I have almost always lived on the West Coast; born in the Bay Area and my parents moved my family to Oregon in 1979. As such, I have a very Pacific NW frame of mind. Which translate to its metaphors and images being used liberally in my poems …

Samples below

  • Wet Day in Tillamook
  • Blowout Creek
  • We-chah
  • Celeilo Falls
  • Route Nine (audio available)
  • March 5 (audio available)


Wet Day in Tillamook

Artic Front came down the
         mountain ranges,
changing weekend plans, too
         cold to be wet.
But the car’s already loaded;
         my family, my boys
long to leave the city,
         to challenge the road.

West we head. West
         and north.
We race the cyclists
         to the coast;
wonder at their stamina,
         their toughness.
We crave our comfort
         the most.

Soon we’re at the motel
         unloading our bags;
through the rain, the hail,
         the storm
but then through a
         fire-lit lobby, carpeted hall . . .
A race for us at last,
         to a room, our towels.
Our goals lay shimmering in
         the room in the back –
the heated pool, the hot tub,
         the steam room.

A mountain range now between
         us and our city home.
Mother Nature did not defeat us.
         for we got soaked as
she had planned;
         but on our terms
soaking in the water watching
         the cold, wet outside the windows,
too wet to worry
         the cold.

Blowout Creek

Morning light
floods the tiny meadow,
the elks’ hidden rest.

Verdant ferns and fallen woods
sheltered by the hillside
secret the tell-tale prints away.

“We-chah” is the Cherokee for raccoon. It seemed appropriate as I was talking to a raccoon at Celeilo Falls …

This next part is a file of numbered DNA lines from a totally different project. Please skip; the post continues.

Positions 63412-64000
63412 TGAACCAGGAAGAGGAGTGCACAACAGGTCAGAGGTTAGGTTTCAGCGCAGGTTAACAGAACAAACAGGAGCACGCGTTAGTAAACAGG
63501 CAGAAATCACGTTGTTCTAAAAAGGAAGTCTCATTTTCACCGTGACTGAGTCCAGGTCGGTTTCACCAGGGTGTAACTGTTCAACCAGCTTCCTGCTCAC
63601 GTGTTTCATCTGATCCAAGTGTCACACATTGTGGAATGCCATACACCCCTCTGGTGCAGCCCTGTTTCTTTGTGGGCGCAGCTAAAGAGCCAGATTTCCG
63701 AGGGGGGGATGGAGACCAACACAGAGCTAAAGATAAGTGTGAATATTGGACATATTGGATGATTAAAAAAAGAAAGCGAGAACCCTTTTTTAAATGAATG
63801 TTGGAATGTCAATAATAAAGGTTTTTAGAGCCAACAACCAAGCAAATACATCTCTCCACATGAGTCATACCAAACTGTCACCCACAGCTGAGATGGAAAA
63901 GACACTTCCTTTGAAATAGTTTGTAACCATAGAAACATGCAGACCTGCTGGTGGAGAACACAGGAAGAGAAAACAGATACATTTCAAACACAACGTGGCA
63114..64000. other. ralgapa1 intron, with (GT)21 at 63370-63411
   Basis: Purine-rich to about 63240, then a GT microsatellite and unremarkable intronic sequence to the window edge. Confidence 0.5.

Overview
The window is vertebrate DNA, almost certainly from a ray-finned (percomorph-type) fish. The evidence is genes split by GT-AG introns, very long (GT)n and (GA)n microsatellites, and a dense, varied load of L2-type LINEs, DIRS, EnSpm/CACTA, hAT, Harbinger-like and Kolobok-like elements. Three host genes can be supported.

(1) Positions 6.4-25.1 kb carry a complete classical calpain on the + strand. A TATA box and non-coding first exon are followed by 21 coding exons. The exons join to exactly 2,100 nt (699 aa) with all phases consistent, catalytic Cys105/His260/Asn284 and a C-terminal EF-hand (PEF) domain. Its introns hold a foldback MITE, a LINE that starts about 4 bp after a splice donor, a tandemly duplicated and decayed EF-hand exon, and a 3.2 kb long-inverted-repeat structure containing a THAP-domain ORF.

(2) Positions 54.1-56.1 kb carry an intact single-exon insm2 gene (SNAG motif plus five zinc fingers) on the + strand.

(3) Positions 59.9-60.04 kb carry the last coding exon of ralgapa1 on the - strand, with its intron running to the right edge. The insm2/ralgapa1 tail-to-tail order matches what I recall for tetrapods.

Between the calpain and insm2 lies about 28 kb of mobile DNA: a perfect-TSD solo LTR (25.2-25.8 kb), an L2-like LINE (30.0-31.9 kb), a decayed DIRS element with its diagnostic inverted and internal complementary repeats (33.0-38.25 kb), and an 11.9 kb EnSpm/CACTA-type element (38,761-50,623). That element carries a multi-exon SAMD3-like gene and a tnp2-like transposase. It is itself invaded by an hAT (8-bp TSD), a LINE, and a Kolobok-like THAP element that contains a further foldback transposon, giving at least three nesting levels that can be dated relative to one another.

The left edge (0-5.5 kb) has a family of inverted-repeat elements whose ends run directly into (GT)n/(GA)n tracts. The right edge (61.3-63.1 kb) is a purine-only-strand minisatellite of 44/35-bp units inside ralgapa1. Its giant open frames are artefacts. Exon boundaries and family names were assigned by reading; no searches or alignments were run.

… the landscape
         has changed
sublimated & distilled,
         like the cherokee,
yet deep in the land
         the tribal blood still flows.
How can they hate us;
         if they look deep,
my grandmother
         looks back at them.

Celeilo Falls

Even the white mans’ heart
must cry at Celeilo Village.
Long House surrounded
by mobile homes;

only sign of life
starving dog,

next to contaminated water –
“do not drink”.

Route 9

i hover on the edge of my seat
my bag again on my back
my stop is coming

but the light is red
half a block ‘til the doors open
and that mental second hand is loud

a tick tick ticking
don’t be late
need the light to turn.

March 5

today’s the day i anticipated
a personal holiday
the signal of seasons giving way to life
to warming up
to opening up

i warned my son two weeks ago
i started the countdown; not yet march
but deep in my bones, earth waiting to spring forth
daffodils trumpeting its advent
and today the wind excitedly whispered

“enough, ‘thia, it’s been long enough.”

in my hands i feel that low long threep sigh as I gather
that taped resistance then the annual surrender,
the pulling off of thin plastic,
the wadding up, the tossing away.

one room after another, layers off
insulating curtains opened
slat blinds accessible and rolled up,
glass exposed …
naked window, the world

… right there inches away

maybe even, in a moment of glorious sun heat,
a slide open,
blossom scented air
a green breeze
alert cat on a sill

the rooms have taken on a wild light …
we endured. winter has retreated;
it’s breath only a nightly echo
already fading and nine months
until the next needed hibernation.

from my window seat i watch robins feast,  build nests.